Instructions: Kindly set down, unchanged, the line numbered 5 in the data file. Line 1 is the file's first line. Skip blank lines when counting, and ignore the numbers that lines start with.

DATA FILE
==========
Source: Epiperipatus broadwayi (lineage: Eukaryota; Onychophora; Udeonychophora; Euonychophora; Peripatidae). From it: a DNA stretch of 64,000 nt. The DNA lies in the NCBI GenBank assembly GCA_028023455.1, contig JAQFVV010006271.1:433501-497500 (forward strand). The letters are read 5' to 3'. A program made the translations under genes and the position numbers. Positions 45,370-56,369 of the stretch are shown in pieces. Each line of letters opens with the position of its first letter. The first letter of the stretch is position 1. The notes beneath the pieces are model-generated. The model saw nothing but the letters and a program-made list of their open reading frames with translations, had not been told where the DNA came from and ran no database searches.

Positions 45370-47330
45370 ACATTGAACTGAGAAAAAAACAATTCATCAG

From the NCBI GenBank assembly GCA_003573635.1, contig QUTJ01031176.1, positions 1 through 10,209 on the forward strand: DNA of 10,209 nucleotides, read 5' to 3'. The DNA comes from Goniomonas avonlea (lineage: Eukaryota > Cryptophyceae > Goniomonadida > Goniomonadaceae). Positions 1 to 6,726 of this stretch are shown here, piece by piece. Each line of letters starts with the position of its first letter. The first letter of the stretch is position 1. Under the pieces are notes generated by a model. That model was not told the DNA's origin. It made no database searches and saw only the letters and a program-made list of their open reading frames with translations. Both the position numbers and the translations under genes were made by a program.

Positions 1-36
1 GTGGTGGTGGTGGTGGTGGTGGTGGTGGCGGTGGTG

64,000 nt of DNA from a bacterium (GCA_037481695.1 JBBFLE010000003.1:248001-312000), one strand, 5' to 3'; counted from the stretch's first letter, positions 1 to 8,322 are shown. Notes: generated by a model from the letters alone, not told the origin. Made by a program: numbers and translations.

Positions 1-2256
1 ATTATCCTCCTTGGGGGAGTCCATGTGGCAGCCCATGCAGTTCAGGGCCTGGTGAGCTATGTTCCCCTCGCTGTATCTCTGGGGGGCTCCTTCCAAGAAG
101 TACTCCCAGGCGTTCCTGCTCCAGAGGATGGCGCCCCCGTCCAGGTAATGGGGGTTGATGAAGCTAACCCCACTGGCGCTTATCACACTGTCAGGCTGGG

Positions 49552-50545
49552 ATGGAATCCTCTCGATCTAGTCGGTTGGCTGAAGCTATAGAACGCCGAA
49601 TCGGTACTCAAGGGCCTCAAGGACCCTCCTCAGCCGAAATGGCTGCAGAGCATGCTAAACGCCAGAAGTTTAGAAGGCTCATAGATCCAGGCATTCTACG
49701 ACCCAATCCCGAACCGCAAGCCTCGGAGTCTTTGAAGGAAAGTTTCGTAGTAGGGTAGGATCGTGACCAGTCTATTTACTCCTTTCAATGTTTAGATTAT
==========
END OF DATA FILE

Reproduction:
Positions 1-36